One thing is for sure though and that is the Orioles have a lot of money that they can spend, if they choose to. I personally do not think they will and if the payroll goes above $60 million, I will be surprised. They certainly could go out and get any number of players they want but fans dreaming of Carlos Correa or Marcus Stroman or someone along those lines can keep doing just that, dream.
I think Stroman should be #1 on their list but they won’t pay that money. It’s fun to talk about and think about but the reality is that this team is not a desirable destination for FA pitchers, especially on short-term deals and the team just isn’t willing to outbid anyone yet for anyone substantial, no matter the position they play. Some think that is smart because the team isn’t ready to win yet. Personally, I think you get good players when you can and let them help you win sooner rather than later.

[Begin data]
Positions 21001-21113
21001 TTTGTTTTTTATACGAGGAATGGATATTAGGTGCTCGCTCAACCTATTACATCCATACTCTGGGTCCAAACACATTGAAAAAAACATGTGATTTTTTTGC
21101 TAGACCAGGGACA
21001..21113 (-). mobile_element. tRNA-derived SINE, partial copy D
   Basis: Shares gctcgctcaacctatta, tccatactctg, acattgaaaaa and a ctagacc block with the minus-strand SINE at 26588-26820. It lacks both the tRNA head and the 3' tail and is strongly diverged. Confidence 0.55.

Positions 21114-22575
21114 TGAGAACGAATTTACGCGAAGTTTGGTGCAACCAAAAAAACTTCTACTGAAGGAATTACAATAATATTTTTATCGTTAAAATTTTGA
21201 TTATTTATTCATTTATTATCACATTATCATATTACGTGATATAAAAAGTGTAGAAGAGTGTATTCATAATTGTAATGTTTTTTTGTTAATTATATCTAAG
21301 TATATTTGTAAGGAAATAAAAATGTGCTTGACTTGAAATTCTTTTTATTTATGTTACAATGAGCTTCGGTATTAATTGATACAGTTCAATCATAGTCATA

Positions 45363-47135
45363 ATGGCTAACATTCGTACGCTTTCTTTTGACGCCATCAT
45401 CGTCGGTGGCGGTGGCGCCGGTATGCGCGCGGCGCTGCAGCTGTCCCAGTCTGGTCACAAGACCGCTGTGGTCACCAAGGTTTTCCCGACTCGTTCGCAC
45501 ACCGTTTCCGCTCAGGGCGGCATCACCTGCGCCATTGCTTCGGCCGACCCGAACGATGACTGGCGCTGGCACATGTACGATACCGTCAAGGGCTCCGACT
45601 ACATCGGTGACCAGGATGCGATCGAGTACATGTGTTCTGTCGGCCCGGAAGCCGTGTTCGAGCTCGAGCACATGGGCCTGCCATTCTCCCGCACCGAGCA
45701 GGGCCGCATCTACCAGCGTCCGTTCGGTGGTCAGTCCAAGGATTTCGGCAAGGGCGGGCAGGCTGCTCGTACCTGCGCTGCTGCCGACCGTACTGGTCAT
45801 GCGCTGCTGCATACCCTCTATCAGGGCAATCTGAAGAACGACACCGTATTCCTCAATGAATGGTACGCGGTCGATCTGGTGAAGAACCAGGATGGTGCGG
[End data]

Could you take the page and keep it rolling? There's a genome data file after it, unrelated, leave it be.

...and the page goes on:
For the Orioles to add good players, I think trades are going to be the way to do it. The 40-man isn’t an issue right now but it could become an issue soon enough. By that I mean, you may start to lose players for nothing because you need the roister space. It makes sense to be aggressive with some of these young pitchers and outfielders that hold some value now and get some help for your big league club. I just can’t see how this team can justify another year of hoping for 65 wins. They need to start putting a representative product on the field.
How much will Mike Elias be allowed to spend? And can he spend the money any way he chooses? These are big questions that we likely won’t get publicly but will be obvious as the offseason goes on.
I have a feeling that, as a collective fan base, we will all be disappointed by the results.